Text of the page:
Grand Central Terminal Oyster Bar

LOGO

Lower Level, Grand Central Terminal, 89 E 42nd St., Lower Level, Grand Central Terminal, 89 E 42nd St., New York, New York, 10017, USA

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Looking down the main area (Click on Pictures for Larger View). Photo by author.

Situated within the bowels of the Grand Central Railway Terminal opened in 1913, The Oyster Bar simultaneously started business as the more pedestrian named Grand Central Terminal Restaurant and has been in near continuous operation ever since.

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Looking at the counter bar. Photo by author.

Originally designed by architect Raphael Gustavino, The Oyster Bar has served clam chowders and oysters to various passengers and local business people for decades. Apparently influenced by the French in both its Beuax Arts styling and the food served within its space, it comes as little surprise that The Oyster Bar received weekly imports of produce from Paris up to the mid 1990s until the costs were considered too prohibitive.

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The Grand Central Terminal Restaurant Space Circa 1913. Photo stolen from the web.

According to Henry Chancellor’s fantastic book, ‘James Bond and his World’, this was Ian Fleming’s self described favourite restaurant in America and he would visit every time he was in New York. His preference was apparently oyster soup mixed with cream, paprika and Worcestershire sauce with a bottle of Miller’s High Life beer to wash it down.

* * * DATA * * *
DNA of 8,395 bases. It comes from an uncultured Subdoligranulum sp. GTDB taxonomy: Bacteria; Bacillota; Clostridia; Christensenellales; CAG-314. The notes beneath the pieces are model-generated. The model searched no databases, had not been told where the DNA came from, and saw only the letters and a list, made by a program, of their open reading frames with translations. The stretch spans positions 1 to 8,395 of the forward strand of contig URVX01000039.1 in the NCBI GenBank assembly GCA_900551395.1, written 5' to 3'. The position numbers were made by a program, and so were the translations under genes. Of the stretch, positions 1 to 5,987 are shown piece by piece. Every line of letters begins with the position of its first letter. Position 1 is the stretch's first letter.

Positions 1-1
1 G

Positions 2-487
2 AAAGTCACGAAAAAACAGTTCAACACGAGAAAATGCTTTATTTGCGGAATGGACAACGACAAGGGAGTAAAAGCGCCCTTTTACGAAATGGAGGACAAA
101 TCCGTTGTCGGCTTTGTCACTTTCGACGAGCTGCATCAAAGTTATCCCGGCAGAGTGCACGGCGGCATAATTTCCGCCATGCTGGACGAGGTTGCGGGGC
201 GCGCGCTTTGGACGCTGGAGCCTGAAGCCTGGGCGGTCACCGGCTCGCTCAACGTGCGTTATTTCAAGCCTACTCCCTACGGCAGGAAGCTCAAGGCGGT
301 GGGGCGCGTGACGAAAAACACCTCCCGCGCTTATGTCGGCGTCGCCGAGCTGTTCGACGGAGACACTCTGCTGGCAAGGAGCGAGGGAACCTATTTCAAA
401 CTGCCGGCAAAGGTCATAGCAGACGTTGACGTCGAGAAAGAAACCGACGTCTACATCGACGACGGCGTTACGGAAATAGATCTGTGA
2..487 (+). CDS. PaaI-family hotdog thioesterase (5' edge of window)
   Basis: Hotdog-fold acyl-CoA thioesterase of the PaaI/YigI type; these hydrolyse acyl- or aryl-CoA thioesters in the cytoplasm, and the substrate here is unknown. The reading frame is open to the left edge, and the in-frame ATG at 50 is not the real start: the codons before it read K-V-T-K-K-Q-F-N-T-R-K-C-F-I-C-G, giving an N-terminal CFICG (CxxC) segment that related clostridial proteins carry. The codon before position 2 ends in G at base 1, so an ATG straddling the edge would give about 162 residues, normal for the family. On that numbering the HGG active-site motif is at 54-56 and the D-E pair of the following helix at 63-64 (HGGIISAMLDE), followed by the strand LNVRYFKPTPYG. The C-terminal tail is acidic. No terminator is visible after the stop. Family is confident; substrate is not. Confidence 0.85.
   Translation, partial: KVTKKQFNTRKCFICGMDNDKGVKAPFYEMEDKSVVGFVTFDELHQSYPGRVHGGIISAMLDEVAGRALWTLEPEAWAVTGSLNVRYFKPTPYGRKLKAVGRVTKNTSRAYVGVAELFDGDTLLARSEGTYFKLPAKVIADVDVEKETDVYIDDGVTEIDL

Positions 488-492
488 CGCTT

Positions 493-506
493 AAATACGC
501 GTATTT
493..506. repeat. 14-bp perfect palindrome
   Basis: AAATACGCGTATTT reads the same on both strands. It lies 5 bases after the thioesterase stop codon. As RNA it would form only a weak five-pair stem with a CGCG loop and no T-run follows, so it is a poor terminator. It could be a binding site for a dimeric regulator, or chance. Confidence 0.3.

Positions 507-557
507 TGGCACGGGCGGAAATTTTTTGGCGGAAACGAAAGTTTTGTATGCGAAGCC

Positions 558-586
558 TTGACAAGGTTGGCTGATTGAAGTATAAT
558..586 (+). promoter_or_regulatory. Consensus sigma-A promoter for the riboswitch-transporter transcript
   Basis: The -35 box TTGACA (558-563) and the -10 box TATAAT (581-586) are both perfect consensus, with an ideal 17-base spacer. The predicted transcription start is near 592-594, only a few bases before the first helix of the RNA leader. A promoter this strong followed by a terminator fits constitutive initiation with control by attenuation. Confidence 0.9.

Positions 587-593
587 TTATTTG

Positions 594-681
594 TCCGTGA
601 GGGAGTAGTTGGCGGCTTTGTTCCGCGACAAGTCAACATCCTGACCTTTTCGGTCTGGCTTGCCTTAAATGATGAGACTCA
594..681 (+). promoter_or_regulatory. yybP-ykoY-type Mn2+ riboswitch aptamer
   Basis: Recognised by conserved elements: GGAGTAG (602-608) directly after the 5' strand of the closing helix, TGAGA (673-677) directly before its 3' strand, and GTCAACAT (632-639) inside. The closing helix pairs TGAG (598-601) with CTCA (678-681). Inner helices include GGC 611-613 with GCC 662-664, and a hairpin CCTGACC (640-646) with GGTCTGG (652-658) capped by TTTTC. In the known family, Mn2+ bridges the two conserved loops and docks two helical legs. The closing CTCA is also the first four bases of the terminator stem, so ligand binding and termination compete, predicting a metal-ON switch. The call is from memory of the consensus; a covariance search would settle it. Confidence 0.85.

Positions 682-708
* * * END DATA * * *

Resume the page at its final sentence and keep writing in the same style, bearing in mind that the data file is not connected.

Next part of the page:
Miller High Life Ad

Miller High Life Beer Ad. Photo Stolen From the Web.

The space was predominantly owned and operated in the late 20th century by a restaurateur named Jerome Brody who also controlled at various times other New York culinary institutions such as the Four Seasons and the Rainbow Room.

Jermoe Brody (Slinging Hash)

Jerome Brody (In white coat slinging hash). Photo stolen from the web.

Famed for turning the Rainbow Room from a shell of its former self into a hangout for the famous faces of the mid 1960s and 1970s, and the Four Seasons (located within the modernist marvel Seagram Building) into the penultimate theme restaurant of its day, Mr Brody was astute operator who generally got other people to front the money for the space and renovations whilst he provided the acumen and ability to give their buildings cache and foot traffic.

This phoenix like ability to transform dead institutions into culinary gold was likely on the mind of the Metropolitan Transportation Authority when they asked him to take over The Oyster Bar in 1974 for having fallen into disrepair and been shuttered at the time of his appointment, the space was in desperate need of a steady hand.

Mr Brody improved the food, creating daily varieties of oysters, adding a larger number of modern dishes to the menu and fashioned a seafood focussed wine list any sommelier would be proud of. The result spoke for itself and The Oyster Bar again became a destination that any serious food lover would wish to visit.

According to a magazine article in Australian Business Insider, the produce is sourced from a fish market in The Bronx early every morning which surprises the shit out of me, as I – thanks to my 1980s cultural upbringing – only associate the Bronx with hip hop and urban decay. A further selection is provided by the Atwood Lobster Company which is based out of Maine, and the famed oysters themselves are shipped from Connecticut.